Let me start with a full disclosure: Lawrence Baines is a colleague and friend with whom I have collaborated on several book projects and presentations. So I want to offer some friendly concerns about his thoughtful When ‘Highly Qualified’ Teachers Aren’t in Education Week.
Baines open with: “Recent research confirms that America’s most vulnerable children are being taught by the least-qualified teachers.”
This is incredibly important, but let’s clarify a few points. Vulnerable students include black and brown students, high-poverty students, English language learners, and special needs students. And Baines is highlighting a truly ugly fact about unwritten policies in education: these vulnerable populations of students are assigned disproportionately new and early-career teachers as well as un-/under-certified teachers.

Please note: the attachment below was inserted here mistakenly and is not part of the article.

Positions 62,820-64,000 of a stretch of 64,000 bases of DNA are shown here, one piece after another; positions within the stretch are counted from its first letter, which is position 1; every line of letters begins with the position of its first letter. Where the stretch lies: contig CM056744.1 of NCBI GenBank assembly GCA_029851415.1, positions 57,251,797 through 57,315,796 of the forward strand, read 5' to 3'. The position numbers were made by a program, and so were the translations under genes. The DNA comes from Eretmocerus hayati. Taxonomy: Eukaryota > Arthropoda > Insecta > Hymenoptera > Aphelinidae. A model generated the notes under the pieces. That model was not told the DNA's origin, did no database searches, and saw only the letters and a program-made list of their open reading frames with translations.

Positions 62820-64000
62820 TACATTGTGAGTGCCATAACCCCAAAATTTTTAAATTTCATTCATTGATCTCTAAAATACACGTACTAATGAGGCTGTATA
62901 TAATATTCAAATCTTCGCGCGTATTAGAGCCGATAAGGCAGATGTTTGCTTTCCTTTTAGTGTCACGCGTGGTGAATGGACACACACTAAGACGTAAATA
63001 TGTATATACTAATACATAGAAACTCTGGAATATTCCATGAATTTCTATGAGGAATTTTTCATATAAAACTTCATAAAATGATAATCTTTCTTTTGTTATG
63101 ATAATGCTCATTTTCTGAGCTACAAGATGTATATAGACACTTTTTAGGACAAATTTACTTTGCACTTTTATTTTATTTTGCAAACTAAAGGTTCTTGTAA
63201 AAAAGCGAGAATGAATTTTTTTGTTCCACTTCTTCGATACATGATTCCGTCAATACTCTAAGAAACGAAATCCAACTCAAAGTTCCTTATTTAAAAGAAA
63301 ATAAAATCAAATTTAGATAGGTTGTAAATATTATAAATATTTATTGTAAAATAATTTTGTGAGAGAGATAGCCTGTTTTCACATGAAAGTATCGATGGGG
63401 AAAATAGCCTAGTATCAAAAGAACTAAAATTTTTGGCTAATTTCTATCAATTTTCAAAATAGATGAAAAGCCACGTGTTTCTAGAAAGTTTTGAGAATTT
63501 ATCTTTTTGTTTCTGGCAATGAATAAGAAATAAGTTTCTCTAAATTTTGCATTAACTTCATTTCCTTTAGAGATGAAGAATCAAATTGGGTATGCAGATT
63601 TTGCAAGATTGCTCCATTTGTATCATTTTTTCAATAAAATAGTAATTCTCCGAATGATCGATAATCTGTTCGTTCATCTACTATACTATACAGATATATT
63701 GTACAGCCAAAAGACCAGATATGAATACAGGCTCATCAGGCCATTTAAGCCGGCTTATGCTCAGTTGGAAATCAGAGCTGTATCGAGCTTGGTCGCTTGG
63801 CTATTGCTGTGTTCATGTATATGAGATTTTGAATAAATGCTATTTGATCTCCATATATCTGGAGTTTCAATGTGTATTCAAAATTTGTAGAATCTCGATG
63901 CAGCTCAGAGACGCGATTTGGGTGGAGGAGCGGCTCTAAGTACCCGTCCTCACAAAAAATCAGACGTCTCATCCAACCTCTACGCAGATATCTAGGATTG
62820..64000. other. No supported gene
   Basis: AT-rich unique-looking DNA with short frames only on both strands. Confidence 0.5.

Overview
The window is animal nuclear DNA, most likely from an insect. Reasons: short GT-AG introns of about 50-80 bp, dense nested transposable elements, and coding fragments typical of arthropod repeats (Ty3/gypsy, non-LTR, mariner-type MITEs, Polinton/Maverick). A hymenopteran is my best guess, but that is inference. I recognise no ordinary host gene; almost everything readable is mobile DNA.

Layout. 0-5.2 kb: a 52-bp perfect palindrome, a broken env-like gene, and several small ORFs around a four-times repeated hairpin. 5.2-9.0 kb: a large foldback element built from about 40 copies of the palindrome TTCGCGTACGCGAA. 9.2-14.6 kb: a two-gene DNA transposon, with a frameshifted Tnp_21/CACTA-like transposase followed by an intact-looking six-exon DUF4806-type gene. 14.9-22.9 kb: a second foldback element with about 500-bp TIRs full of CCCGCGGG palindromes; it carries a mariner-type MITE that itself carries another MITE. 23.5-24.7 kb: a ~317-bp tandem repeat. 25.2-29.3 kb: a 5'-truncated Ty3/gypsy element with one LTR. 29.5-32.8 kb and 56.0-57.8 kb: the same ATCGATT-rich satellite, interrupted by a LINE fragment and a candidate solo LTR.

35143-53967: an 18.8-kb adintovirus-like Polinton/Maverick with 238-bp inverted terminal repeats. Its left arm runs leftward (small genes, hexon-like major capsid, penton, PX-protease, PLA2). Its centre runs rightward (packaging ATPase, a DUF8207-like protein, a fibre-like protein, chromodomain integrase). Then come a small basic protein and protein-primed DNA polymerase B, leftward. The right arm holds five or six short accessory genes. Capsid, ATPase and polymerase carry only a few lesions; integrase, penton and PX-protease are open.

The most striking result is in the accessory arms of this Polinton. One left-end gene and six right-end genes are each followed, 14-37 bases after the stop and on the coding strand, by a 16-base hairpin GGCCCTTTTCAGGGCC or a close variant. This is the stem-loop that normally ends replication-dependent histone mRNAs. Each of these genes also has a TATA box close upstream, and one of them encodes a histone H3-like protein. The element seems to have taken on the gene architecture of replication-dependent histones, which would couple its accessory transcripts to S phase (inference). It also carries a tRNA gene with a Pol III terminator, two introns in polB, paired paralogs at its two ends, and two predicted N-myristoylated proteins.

Dozens of studies for many years have confirmed that administrations commonly “reward” veteran teachers by assigning them “good” students and advanced courses such as AP and IB.
Add to that dynamic that the rise of charter schools linked strongly with TFA has increased the likelihood that vulnerable students will be assured a continual stream of uncertified and new teachers.